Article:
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Category Archives: Computer Fraud and Abuse Act

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District Court Decision Brings New Life to CFAA to Combat Unwanted Scraping

On October 24, 2022, a Delaware district court held that certain claims under the Computer Fraud and Abuse Act (CFAA) relating to the controversial practice of web scraping were sufficient to survive the defendant’s motion to dismiss. (Ryanair DAC v. Booking Holdings Inc., No. 20-01191 (D. Del. Oct. 24, 2022)). The opinion potentially breathes life … Continue Reading

App Store Protected by CDA Immunity (and Limitation of Liability) for Losses from Fraudulent Crypto Wallet App

In a recent ruling, a California district court held that Apple, as operator of that App Store, was protected from liability for losses resulting from that type of fraudulent activity. (Diep v. Apple Inc., No. 21-10063 (N.D. Cal. Sept. 2, 2022)). This case is important in that, in a motion to dismiss, a platform provider … Continue Reading

DOJ Revises Policy for CFAA Prosecution to Reflect Developments in Web Scraping and Other Matters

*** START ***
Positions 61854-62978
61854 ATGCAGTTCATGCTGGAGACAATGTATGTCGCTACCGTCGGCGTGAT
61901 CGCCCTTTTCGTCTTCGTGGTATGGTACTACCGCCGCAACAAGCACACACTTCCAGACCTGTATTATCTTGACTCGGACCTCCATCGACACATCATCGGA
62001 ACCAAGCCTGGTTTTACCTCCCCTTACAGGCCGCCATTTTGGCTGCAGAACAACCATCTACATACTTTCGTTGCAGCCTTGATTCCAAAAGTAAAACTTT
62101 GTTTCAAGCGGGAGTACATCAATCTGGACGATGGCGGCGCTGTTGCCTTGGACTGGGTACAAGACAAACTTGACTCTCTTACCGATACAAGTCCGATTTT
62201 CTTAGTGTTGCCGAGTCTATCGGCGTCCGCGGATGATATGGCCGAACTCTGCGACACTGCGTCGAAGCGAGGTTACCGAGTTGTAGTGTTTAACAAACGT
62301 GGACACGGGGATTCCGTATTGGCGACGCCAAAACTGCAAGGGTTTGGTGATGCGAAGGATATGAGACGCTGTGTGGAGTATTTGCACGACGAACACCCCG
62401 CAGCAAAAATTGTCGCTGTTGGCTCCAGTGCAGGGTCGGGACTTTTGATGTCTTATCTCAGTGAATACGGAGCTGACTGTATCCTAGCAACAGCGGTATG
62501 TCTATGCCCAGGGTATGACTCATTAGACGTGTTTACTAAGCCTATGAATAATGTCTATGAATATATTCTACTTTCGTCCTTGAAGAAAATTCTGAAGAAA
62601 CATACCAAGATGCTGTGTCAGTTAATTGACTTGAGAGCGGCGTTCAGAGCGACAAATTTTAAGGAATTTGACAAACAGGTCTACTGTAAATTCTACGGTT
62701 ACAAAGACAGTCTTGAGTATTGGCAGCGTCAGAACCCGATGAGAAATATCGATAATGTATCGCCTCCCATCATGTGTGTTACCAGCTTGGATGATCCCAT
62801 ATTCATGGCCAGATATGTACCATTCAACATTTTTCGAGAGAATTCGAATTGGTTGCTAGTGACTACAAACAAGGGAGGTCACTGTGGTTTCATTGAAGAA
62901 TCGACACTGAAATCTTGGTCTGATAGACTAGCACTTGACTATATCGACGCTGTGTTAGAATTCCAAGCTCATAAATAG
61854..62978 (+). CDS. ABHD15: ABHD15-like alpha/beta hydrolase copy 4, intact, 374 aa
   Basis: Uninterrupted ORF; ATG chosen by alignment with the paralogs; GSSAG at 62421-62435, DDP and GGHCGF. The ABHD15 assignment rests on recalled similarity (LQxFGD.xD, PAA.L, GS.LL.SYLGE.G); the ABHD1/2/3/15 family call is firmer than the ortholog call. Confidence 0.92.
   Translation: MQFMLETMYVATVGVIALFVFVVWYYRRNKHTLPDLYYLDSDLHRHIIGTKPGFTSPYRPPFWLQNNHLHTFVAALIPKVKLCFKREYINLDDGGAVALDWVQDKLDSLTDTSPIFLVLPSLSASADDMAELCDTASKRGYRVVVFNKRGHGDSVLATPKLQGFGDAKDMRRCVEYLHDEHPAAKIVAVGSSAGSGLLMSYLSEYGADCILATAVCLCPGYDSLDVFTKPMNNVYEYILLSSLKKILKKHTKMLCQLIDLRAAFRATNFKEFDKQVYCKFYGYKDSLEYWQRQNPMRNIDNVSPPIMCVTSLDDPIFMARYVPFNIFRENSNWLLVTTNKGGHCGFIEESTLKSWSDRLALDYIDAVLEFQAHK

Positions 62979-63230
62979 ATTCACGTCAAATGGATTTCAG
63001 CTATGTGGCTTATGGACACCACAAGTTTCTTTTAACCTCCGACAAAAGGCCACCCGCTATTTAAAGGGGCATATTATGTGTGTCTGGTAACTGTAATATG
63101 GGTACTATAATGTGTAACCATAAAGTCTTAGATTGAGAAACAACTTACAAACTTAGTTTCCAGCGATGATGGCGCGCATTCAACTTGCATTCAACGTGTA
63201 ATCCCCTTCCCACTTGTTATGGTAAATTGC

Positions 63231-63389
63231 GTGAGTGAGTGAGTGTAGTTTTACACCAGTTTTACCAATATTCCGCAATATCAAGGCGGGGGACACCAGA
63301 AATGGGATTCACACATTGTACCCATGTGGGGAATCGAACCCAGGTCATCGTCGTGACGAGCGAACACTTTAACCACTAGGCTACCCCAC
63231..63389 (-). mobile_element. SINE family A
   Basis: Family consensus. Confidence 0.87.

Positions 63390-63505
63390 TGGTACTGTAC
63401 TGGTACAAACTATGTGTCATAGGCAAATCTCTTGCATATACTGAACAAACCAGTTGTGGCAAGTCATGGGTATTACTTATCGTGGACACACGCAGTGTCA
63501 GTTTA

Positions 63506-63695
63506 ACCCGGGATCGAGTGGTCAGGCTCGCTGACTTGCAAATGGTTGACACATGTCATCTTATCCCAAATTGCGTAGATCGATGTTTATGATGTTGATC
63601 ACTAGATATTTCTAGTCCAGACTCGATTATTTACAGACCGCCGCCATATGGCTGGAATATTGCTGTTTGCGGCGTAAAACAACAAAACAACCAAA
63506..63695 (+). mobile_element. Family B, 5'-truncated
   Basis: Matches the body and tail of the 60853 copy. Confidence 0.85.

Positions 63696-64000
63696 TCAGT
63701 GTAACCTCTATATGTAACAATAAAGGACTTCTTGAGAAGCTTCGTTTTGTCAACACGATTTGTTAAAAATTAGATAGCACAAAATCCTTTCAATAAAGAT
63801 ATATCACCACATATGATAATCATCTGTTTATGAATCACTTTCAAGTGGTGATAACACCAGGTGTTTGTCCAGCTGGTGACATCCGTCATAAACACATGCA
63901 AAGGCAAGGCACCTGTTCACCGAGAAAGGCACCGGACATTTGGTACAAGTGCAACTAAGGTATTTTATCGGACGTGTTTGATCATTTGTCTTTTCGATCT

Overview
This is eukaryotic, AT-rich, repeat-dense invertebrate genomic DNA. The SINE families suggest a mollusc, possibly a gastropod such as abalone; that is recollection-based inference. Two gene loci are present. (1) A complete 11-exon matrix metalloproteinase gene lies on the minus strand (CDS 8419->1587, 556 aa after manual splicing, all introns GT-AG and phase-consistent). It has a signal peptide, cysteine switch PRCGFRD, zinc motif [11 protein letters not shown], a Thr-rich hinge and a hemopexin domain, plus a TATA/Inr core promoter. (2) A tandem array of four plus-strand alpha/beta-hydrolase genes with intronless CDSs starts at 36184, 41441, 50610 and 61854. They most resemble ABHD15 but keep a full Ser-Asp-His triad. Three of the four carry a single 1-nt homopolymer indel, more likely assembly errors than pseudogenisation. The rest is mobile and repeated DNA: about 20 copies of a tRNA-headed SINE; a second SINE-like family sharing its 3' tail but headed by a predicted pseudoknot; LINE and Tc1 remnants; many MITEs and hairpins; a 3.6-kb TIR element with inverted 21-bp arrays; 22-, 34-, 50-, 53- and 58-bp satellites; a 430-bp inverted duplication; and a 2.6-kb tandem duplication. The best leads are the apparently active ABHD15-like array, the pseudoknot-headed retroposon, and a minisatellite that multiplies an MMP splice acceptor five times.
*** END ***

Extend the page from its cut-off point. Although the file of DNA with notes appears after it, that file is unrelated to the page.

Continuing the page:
On May 19, 2022, the Department of Justice (DOJ) announced that it had revised its policy regarding prosecution under the federal anti-hacking statute, the Computer Fraud and Abuse Act (CFAA). Since the DOJ last made changes to its CFAA policy in 2014, there have been a number of relevant developments in technology and business practices, … Continue Reading

Supreme Court Ends Long-Running Circuit Split over CFAA “Exceeds Authorized Access” Issue, Adopting a Narrow Interpretation That Will Reverberate in Scraping Disputes and Litigation over Departing Employees

In a closely-watched appeal, the Supreme Court, in a 6-3 decision, reversed an Eleventh Circuit decision and adopted a narrow interpretation of “exceeds unauthorized access” under the Computer Fraud and Abuse Act (CFAA), ruling that an individual “exceeds authorized access” when he or she accesses a computer with authorization but then obtains information located in … Continue Reading